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Proposing “A New Theology”

Part 2: The Doctrines of Dominionism

“We are on a journey now with that unfolding where… all that has been messed up through the Fall, all that has happened to try to get things off its path, it is on an assured, definitely assured, path of restoration — till we get back to the right constitution of this — the way that we were made, and intended to be, from the start. So we are in a process of all things being restored, reconstituted to this stated declared order and purpose.”
–Dutch Sheets, School of the Prophets conference, 2002 [emphasis added].

“The Earth and all of creation is waiting for the manifestation of the sons of God, the time when they will come into their maturity and immortalization…. When the Church receives its full inheritance and redemption then creation will be redeemed from its cursed condition of decay, change and death… the Church has a responsibility and ministry to the rest of creation. Earth and its natural creation is anxiously waiting for the Church to reach full maturity and come to full sonship. When the Church realizes its full sonship, its bodily redemption will cause a redemptive chain reaction throughout all of creation.”
–Bill Hamon, The Eternal Church, p. 385 [emphasis added].

–“In my opinion whatever we may have to go through now is less than nothing compared with the magnificent future God has planned for us. The whole creation is on tiptoe to see the wonderful sight of the sons of god coming into their own. The world of creation cannot as yet see reality, not because it chooses to be blind, but because in God’s purpose it has been so limited – yet it has been given hope. And the hope is that in the end the whole of created life will be rescued from the tyranny of change and decay, and have its share in that magnificent liberty which can only belong to the children of God.”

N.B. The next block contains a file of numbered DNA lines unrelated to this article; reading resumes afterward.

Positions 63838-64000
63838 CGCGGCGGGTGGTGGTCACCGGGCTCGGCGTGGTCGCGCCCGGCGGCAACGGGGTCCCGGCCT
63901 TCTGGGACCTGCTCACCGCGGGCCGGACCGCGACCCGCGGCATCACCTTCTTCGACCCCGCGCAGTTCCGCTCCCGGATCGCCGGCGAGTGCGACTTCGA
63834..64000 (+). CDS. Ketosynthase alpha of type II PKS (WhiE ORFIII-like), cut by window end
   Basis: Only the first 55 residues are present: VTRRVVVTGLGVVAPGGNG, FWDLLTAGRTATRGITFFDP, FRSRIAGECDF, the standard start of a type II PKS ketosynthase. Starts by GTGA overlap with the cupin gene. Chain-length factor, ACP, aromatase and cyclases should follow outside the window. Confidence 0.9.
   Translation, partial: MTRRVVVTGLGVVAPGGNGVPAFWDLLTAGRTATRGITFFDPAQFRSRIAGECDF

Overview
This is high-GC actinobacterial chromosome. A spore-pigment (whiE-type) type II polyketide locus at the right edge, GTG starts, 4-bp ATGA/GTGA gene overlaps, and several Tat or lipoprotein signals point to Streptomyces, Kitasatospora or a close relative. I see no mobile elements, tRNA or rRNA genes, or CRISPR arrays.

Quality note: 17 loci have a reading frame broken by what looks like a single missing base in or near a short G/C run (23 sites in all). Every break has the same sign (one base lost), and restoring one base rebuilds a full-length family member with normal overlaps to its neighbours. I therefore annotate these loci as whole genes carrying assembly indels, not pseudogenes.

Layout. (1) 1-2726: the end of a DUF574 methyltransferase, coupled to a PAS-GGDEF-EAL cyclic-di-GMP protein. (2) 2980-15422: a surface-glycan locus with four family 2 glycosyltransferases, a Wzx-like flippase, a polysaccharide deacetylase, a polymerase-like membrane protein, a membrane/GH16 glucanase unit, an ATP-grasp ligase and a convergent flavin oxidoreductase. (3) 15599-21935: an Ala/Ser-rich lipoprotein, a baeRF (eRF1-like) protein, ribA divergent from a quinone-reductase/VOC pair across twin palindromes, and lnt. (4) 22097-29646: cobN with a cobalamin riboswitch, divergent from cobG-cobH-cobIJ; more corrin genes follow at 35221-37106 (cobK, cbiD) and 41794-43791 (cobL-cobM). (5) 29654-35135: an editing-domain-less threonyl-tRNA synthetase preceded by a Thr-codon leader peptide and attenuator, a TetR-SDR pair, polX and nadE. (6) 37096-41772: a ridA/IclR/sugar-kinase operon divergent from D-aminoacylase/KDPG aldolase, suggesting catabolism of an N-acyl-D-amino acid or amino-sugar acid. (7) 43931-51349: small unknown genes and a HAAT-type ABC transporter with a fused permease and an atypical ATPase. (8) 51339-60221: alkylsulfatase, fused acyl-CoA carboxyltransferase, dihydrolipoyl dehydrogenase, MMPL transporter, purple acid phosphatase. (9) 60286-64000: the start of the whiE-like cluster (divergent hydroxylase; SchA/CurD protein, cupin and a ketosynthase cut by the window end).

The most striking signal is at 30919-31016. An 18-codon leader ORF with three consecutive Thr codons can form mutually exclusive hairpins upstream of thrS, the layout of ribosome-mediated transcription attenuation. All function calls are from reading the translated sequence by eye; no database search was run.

This blog began several years ago, in September 2005, by posting a series about two Consultations on the Future that were held in the late 1970s that co-mingled evangelical leaders with New Age leaders. One of the key elements that came out of these consultations was a consensus, articulated by Ron Sider that “we felt it crucial for the church to reexamine its ecclesiology” (Evangelicals Face the Future, 1978, p. 17). But more than that, the Consultation also proposed a new eschatology — “alternative futures” for the church (p. 77).

In order to come up with an alternative future scenario for eschatology, the men at the first Consultation began discussing the need to re-visit Genesis chapters 1 and 2. Was the Fall really all that bad? Couldn’t the effects of it be reversed by man’s activities on earth? Shouldn’t man be able to overcome his basic sin nature? Could this then have an effect on creation itself by reversing the ill effects of the Fall upon nature? All of these questions opened the door to the consideration of heresy.

At the First Consultation Leighton Ford categorized classic eschatology as “pessimistic”: